To feel betrayed and to feel that you are betraying the older residents: caregivers’ experiences at a newly opened nursing home
Article first published online: 18 AUG 2004
Journal of Clinical Nursing
Volume 13, Issue 6, pages 687–696, September 2004
How to Cite
Häggström, E., Skovdahl, K., Fläckman, B., Kihlgren, A. L. and Kihlgren, M. (2004), To feel betrayed and to feel that you are betraying the older residents: caregivers’ experiences at a newly opened nursing home. Journal of Clinical Nursing, 13: 687–696. doi: 10.1111/j.1365-2702.2004.00939.x
- Issue published online: 18 AUG 2004
- Article first published online: 18 AUG 2004
- Submitted for publication: 16 June 2003 Accepted for publication: 22 January 2004
- long-term care;
- work dissatisfaction;
- work satisfaction
Background. In Sweden and internationally, little research has focused on the working situation of Enrolled Nurses and Nurses’ Aides who form the majority of workers in geriatric care today. With this in mind, it is important to focus on how these occupational groups experience their working situation with older residents in municipal care.
Aims and objectives. The aim of the study was to investigate the deeper meaning of work satisfaction and work dissatisfaction at a newly opened nursing home for older residents. The study focused on the narratives supplied by the caregivers at the nursing home. The participants included: one Registered Nurse, sixteen Enrolled Nurses, and three Nurses’ Aides. All were directly involved in patient care.
Design. The present study is part of a larger longitudinal study within the municipal geriatric care system in Sweden, with a quasi-experimental design.
Method. The interviews were analysed with a phenomenological-hermeneutic method inspired by the philosophy of Ricoeur.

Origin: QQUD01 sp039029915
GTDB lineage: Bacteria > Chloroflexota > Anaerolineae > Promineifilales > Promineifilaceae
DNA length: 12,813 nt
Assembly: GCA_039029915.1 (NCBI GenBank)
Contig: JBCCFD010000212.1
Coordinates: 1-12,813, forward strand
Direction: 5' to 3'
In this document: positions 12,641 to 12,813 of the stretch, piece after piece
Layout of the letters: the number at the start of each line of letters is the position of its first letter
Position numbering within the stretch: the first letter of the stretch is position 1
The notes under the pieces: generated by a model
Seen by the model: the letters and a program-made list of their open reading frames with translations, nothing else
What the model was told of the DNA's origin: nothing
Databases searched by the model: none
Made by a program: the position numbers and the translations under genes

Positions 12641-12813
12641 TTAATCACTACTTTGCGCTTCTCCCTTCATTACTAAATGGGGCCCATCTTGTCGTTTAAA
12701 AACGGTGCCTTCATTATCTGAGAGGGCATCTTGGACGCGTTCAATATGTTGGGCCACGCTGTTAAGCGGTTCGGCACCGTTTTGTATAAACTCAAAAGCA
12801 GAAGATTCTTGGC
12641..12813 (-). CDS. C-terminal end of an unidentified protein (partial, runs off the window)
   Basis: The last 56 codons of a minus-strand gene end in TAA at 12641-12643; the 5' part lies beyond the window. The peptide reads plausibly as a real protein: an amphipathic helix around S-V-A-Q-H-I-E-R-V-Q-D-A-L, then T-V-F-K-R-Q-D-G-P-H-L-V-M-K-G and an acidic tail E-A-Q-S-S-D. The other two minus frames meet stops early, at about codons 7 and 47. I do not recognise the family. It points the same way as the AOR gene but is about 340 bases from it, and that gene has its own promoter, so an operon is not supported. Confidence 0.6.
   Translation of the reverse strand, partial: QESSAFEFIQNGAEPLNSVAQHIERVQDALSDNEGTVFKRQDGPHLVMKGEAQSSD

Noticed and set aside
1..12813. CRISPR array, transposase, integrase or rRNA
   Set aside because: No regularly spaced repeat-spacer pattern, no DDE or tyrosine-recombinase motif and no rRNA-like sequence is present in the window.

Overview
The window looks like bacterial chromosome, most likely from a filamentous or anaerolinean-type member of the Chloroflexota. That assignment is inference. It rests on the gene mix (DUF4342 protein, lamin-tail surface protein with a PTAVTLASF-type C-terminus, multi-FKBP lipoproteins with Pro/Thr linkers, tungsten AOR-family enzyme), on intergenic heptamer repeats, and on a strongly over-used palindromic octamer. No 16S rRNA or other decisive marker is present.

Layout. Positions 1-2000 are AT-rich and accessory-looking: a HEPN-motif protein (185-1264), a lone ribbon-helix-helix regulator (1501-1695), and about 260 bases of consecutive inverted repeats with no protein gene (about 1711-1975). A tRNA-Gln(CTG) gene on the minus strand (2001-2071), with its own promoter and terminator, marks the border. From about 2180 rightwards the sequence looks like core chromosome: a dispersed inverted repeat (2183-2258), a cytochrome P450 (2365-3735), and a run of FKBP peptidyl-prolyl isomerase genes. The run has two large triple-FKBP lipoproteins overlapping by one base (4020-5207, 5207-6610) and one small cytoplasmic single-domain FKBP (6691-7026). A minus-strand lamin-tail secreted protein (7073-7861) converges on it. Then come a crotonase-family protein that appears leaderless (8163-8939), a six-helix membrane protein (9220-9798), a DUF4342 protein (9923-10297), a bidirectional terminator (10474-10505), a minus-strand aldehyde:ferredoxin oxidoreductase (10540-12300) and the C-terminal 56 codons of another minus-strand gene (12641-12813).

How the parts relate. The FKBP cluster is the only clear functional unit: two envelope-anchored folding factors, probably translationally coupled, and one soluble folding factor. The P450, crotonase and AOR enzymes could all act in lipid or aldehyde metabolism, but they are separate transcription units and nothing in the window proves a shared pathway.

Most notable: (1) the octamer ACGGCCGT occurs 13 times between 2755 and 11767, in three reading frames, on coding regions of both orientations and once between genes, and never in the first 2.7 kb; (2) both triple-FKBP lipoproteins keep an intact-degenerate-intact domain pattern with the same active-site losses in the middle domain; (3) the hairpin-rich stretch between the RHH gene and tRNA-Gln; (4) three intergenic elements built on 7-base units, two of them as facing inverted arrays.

Result. The caregivers experiences of work satisfaction and work dissatisfaction was expressed in four themes: (i) ‘Experience of betrayal’ describes how the staff felt let down in several ways; (ii) ‘Experience of failing others’ describes how the staff felt that they did not pay enough attention to older people, in several different ways; (iii) ‘Experience of insufficiency’ describes how the staff encountered overwhelming demands from several directions; (iv) ‘Experience of work satisfaction’ describes how the staff felt that they were given support in various ways. Each theme emerged from several subthemes that originated from the caregivers’ narratives.
Conclusions. The study shows that the caregivers’ experience of work dissatisfaction overshadows their experience of work satisfaction. It also suggests that their feelings of failing the older residents are connected to their own experiences of feeling betrayed.
Relevance to clinical practice. The findings can be used when other nursing homes in municipal care are opened, as a means of preventing work dissatisfaction and increasing work satisfaction among future employees.